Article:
Cadmium poisoning sites and signs.  In its elemental form, cadmium is either a blue-white metal or a grayish-white powder found in lead, copper, and zinc sulfide ores. However, most cadmium compounds are highly colored from brown to yellow and red. Cadmium’s uses vary from an electrode component in alkaline batteries to a stabilizer in plastics.

OSHA estimates that approximately 70,000 employees in the US construction industry are potentially exposed to cadmium. Specifically, OSHA asks employers to establish regulated areas whenever the following construction activities are conducted:

  1. Electrical grounding with cadmium welding
  2. Cutting, brazing, burning, grinding, or welding on surfaces that are painted with cadmium-containing paints
  3. Electrical work using cadmium-coated conduits
  4. Using cadmium-containing paints
  5. Cutting and welding cadmium-plated steel
  6. Brazing or welding with cadmium alloys
  7. Fusing of reinforced steel by cadmium welding
  8. Maintaining or retrofitting cadmium-coated equipment
  9. Wrecking and demolishing where cadmium is present

Symptoms of cadmium poisoning are listed here.

Start using the tool here: OSHA Cadmium Advisor.* Groups who made the Advisor Tool available: Occupational Safety and Health Administration of the Department of Labor (OSHA), along with the Office of the Solicitor of Labor (Who?) and the Office of the Assistant Secretary of Labor for Policy (OASP)

GHS: Gobs in the details

I recently attended a Environmental themed conference.  Nearly 5000 professionals in Environmental, Health and Safety were there.  I saw many things at the show, but nothing surprised me more than seeing standing room only — and a line out the door — for one event.

What was it?  It was a talk on GHS, the Globally Harmonised System of Classification and labeling of chemicals.  I mean — it was a general talk.  Just a lay-of-the-land kind of talk.

Now, call me crazy, but I had to pull a high-level EHS association official aside and ask, “Really — are people really that confused about GHS?  You add a couple of sections onto the MSDS and use slightly different pictograms. Why all the commotion?”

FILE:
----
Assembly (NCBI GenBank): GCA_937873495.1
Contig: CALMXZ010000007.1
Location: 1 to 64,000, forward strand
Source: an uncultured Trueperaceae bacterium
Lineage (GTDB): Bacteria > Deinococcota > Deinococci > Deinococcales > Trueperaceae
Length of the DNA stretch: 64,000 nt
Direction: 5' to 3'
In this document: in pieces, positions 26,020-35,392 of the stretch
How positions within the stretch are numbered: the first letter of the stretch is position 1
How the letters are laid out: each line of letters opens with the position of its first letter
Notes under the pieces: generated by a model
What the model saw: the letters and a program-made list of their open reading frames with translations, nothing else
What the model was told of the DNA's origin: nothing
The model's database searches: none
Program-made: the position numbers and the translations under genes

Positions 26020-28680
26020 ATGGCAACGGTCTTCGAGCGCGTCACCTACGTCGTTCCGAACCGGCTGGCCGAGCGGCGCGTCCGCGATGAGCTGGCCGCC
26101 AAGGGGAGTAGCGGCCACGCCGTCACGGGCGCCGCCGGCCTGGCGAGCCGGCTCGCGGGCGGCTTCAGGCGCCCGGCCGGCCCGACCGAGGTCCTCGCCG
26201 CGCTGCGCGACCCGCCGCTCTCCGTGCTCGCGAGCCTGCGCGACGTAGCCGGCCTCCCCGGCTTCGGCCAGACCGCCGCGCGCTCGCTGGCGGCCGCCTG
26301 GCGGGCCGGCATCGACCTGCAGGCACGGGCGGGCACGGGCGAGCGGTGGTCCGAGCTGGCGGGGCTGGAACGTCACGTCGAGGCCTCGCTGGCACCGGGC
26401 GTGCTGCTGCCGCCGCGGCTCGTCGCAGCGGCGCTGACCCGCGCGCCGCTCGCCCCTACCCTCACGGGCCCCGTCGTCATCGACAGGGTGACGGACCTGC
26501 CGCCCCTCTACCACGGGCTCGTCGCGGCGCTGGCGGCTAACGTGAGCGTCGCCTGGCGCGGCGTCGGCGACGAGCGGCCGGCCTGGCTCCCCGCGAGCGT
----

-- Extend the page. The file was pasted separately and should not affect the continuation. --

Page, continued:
The official nodded slightly as if she understood the question. She said it was true that most companies may have a GHS solution built in with their current MSDS management system. But then she explained why there were lines out the door for general GHS information.  So for those who — like me — are puzzled by the fuss over GHS, this one’s for you.

Understanding the new GHS.  To help understand the fuss about the US Occupational Safety and Health Administration’s (OSHA) newly final Hazard Communication Standard (HCS), it’s important to realize that this rule is OSHA’s most comprehensive rulemaking in a decade.  Of this I was reminded.

The updated HCS impact affects over five million businesses.  These are manufacturers, and to some extent distributors, that use or store chemicals. Plus, the new HCS affects almost 100,000 chemical manufacturers, importers, and distributors.

Because the new rule is a major revision of the HCS, OSHA is requiring employers to train all employees on the new rules. Training is expected to impose the bulk of the cost burdens on US businesses.

Software for GHS won’t be much different from the current MSDS vault type programs companies use today.  So training there should not be required, except for label making differences. Outsourced and SaaS solutions pose few training challenges — because these can be adjusted anytime, in real time. (SaaS is like the cloud — but believed to be more secure.)

But if you don’t outsource MSDS and GHS already — now is a good time to start.  Rather than accrue costs while piece-mealing SDS responsibilities under REACH, OSHA and now, effectively, GHS — some companies have found value in investing in a centralized, comprehensive, outsourced solution.

Billions of dollars at stake.  While the big-picture changes aren’t so scary, the details of it will get cumbersome. Largely the folks lining up at conferences to learn more are the consultants. They have to know everything, in theory.  There’s a lot of money at stake.

The new GHS introduces a set of criteria for classifying human health and physical hazards while identifying OSHA-defined hazards. It requires that companies classify substances and/or products to ensure the appropriate classifications are assigned. Chemical data and labels will often need revision — perhaps significantly — to conform to new document requirements as they emerge.

Achieving and maintaining compliance will be a complex and time-consuming undertaking for many companies. I’ve heard OSHA officials use the word “billions” when discussing total costs. (As soon as I can lock down a quotable source, you’ll hear about it here.)